by Hank Rahe
Cleaning takes on a whole new meaning in the area of life sciences where the objective in cleaning is to remove potential cross contamination, defined as anything that is not an ingredient in the product.
In the different segments of the industry, 'cleaning' can mean very different things. For example, the sanitizing step in the manipulation of parenteral products many times is called 'cleaning.' cGMP cleaning in the life sciences is defined by our ability to measure for the presence of any material. The ability to detect or measure for any cross contamination, especially the active ingredient, is important as products are becoming more potent. The potent compound active ingredients are effective in extremely small quantities. This means that a small amount of cross contamination can create an adverse effect.
Many potent compound processing steps take place in closed systems, making the cleaning process difficult to achieve when the goal is a non-detect level. Cleaning of the facilities that process potent compounds should be divided into two steps. The first step is deactivation or removal of the potent material to the level at which effective cGMP cleaning can take place. This is important, because many times the cleaning required to achieve the cGMP level requires a brisk physical intervention.
There should be a defined approach to the first level of preparing the facility or equipment for cGMP cleaning. In most cases, the product is a powder and has contaminated the area by becoming airborne during the process. After the powder has settled onto a surface, it is important to capture it on the surface without allowing it to become airborne again during the attempt to remove it. Lightly misting the surfaces with liquid is an effective means of capturing the powder on the surface. A typical “washing” will cause the materials to break free of the surface and become airborne. These particles will resettle contaminating the same or other surfaces after the washing.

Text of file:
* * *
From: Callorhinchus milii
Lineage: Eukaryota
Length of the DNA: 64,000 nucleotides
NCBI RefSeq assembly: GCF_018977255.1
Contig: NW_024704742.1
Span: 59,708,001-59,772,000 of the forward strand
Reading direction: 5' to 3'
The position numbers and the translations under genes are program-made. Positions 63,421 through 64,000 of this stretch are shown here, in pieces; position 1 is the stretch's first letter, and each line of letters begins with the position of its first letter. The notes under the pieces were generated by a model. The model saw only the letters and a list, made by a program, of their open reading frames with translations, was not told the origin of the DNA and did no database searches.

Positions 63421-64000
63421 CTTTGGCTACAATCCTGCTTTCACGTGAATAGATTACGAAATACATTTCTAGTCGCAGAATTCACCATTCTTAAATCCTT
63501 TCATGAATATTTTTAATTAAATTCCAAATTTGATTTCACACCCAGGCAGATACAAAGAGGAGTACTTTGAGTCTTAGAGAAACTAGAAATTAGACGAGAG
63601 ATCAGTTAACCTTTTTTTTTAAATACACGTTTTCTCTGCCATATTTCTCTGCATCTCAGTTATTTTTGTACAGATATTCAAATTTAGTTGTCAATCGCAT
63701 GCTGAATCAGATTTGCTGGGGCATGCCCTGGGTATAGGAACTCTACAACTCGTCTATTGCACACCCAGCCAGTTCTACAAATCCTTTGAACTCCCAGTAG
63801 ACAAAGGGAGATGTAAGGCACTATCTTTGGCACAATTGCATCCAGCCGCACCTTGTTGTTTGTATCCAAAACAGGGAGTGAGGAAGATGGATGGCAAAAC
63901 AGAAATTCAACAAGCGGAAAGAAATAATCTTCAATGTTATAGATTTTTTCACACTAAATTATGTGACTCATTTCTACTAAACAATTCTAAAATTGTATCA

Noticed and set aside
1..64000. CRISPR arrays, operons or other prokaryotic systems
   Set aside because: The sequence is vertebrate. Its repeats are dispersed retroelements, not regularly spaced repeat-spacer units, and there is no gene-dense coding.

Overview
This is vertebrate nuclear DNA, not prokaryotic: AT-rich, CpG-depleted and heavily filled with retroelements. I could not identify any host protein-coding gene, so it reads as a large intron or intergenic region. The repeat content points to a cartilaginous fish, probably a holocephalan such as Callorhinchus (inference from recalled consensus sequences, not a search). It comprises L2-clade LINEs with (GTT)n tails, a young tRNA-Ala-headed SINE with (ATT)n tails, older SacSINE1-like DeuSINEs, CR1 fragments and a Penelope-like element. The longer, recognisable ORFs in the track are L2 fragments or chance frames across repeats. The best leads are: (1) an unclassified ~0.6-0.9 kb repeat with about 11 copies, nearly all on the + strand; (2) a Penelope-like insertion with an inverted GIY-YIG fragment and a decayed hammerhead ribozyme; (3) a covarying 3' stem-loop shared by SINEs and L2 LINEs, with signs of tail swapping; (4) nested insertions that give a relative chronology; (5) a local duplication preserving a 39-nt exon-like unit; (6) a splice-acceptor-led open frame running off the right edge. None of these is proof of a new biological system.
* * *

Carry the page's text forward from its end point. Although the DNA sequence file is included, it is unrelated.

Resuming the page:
Misting is the preferred method versus wiping of surfaces, because it creates a more uniform coverage of the surfaces resulting in a more complete capture of the particles. After the particles have been captured by the wetting mist, they can then be rinsed away with less risk of becoming airborne. The “firehose” approach to cleaning needs to be tempered until the final cGMP cleaning takes place.
In the first step in the cleaning process the goal is to reduce the level of active product below its exposure limit so the final cleaning steps may take place. In most cases, the initial step takes place while the system is closed. Personal protective equipment may be necessary in the final cGMP cleaning and is a function of several factors.
The factors to consider when making the decision to use personal protective equipment during cleaning are the ability to view the process environment, the impact of an exposure, and the level of validation of the initial deactivation step. In all cases personal protective equipment should be worn during the validation of the deactivation steps. The ability to see the process area is important to verify that the misting and rinse was effective. The impact of the exposure to the product on personnel will determine an acceptable exposure risk factor and the validation level will determine the effectiveness and reliability of the deactivation process.
cGMP cleaning requires a validated process for the removal of any potential contaminant from surfaces. Potent compounds have complicated the cleaning process by adding to the equation the requirement to protect personnel during the cleaning.
Hank Rahe is director of technology at Contain-Tech in Indianapolis. He has over 30 years' experience in the healthcare industry, as well as four years in academia. He is an expert in the areas of conventional and advanced aseptic processing. He is the past chairman of the board of the International Society of Pharmaceutical Engineers, and is a member of the CleanRooms Editorial Advisory Board.